TORONTO – Oakville Trustee Nancy Guzzo was before the Hamilton courts (January 28) fighting twelve counts of fraud. The matter, which has been before the courts for over one year, will have to wait until 2023 for any sort of conclusion.
The charges dating from 2017 and 2018 relate to her previous employment with the local LiUNA 3000. They include two counts of fraud over $5,000 and ten counts below that amount.
During Friday’s case management hearing, Assistant Crown Attorney Amber Lepchuk indicated that Crown counsel is proceeding by indictment.
When Justice Amanda Joy Camara asked Guzzo’s counsel, represented by agent June Prince for Stephen Bernstein, if they have set a date for trial, Ms. Prince specified April 17, 2023 as a start date for trial.
Justice Camara remanded the case until that date, when the matter will be heard in the Ontario Court of Justice by judge alone.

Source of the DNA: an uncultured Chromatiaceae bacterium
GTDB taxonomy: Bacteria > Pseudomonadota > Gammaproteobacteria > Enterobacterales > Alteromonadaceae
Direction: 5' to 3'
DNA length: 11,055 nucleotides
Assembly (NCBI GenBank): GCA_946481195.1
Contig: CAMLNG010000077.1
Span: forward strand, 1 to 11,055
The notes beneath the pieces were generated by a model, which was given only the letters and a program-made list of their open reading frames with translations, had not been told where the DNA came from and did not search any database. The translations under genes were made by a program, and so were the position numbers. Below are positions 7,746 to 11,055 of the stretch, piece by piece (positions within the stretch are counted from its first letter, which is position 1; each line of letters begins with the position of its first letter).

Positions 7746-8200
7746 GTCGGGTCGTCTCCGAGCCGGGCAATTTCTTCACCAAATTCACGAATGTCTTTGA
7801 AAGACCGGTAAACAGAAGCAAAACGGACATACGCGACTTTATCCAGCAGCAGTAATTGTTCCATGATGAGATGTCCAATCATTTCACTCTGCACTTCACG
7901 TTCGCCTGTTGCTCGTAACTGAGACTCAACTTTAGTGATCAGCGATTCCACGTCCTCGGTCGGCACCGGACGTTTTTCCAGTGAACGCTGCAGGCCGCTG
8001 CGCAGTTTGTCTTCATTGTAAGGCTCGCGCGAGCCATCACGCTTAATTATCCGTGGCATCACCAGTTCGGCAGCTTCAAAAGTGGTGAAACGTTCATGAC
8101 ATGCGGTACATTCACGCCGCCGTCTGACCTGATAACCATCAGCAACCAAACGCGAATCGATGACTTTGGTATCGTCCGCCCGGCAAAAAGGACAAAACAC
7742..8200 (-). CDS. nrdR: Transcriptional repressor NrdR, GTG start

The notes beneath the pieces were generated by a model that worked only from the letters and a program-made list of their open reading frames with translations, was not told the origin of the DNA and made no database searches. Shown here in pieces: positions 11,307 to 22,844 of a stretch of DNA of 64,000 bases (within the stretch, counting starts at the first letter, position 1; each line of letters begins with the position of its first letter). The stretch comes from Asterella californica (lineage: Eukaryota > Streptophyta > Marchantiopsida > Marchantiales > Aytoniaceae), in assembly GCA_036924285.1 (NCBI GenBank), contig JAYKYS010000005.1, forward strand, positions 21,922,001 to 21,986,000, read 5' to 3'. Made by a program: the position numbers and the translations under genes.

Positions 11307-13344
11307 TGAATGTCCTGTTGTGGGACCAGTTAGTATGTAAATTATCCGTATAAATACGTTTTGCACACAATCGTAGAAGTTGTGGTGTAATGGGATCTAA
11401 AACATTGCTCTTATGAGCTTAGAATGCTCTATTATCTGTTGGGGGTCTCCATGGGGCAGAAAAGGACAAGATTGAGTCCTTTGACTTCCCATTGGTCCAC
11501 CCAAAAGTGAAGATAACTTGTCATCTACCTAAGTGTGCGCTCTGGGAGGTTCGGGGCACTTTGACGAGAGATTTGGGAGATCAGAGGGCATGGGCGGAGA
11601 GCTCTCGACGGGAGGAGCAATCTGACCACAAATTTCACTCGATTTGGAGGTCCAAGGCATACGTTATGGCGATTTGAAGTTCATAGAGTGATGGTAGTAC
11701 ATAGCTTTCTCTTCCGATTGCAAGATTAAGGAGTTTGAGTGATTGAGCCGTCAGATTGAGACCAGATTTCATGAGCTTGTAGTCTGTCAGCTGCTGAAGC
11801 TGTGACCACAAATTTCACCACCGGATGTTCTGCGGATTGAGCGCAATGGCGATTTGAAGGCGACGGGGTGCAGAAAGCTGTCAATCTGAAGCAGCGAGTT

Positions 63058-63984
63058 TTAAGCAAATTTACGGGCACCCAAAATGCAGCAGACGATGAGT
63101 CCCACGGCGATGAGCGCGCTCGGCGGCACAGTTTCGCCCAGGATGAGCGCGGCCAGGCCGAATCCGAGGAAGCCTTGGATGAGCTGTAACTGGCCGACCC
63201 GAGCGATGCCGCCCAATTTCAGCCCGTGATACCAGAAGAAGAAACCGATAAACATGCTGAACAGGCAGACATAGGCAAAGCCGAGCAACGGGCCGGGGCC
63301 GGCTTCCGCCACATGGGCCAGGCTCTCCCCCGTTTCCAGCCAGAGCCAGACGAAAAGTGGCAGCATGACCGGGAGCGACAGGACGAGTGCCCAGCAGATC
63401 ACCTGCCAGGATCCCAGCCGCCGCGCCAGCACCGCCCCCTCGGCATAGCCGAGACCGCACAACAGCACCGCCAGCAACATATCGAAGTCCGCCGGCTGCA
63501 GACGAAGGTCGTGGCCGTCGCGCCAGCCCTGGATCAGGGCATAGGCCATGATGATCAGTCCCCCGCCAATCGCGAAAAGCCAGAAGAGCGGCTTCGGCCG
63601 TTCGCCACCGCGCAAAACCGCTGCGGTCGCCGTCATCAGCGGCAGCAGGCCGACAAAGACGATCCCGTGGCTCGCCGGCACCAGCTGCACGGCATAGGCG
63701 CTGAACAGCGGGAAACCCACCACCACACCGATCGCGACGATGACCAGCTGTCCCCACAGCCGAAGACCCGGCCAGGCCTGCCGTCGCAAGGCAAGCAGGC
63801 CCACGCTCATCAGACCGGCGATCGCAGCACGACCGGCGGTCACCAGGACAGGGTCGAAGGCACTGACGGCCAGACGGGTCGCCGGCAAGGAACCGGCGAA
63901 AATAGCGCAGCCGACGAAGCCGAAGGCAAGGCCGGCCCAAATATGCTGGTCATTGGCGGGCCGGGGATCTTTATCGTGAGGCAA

Last year, on June 15, 2021, the courts issued a bench warrant to hold following a scheduled court date in which neither the accused nor her council appeared. Today, Justice Camara rescinded that bench warrant on account that Ms. Guzzo appeared before the courts, for the first time, albeit remotely.
LiUNA, which caused the charges to be levied against Ms. Guzzo, did not respond to our request for comment as at going to print. Previously, a spokesperson for LiUNA told the Corriere that “We take any and all allegations of impropriety filed against Mrs. Guzzo of the highest concern”. They will have to wait another fourteen months for any resolution in this matter.
Meanwhile, Ms. Guzzo continues to carry out her role as Oakville trustee at the Halton Catholic District School Board (HCDSB). When asked whether she plans to recuse herself from Board business until her legal matters are resolved, Ms. Guzzo did not respond prior to deadline.
When asked to comment on the appropriateness of her continued participation in HCDSB business while facing serious charges, neither the Director nor the Board Chair responded prior to deadline.
This would seem a difficult position for anyone to be in, let alone a school board trustee with the municipal election just months away. Without prejudging the outcome of the case, a finding of guilt or conviction on any of the twelve fraud charges may require the HCDSB to find a new trustee.
According to Education Act (Section 228), a member of a school board shall vacate the seat if convicted of an indictable offence.
P. Pajdo is a Local Journalism Initiative Reporter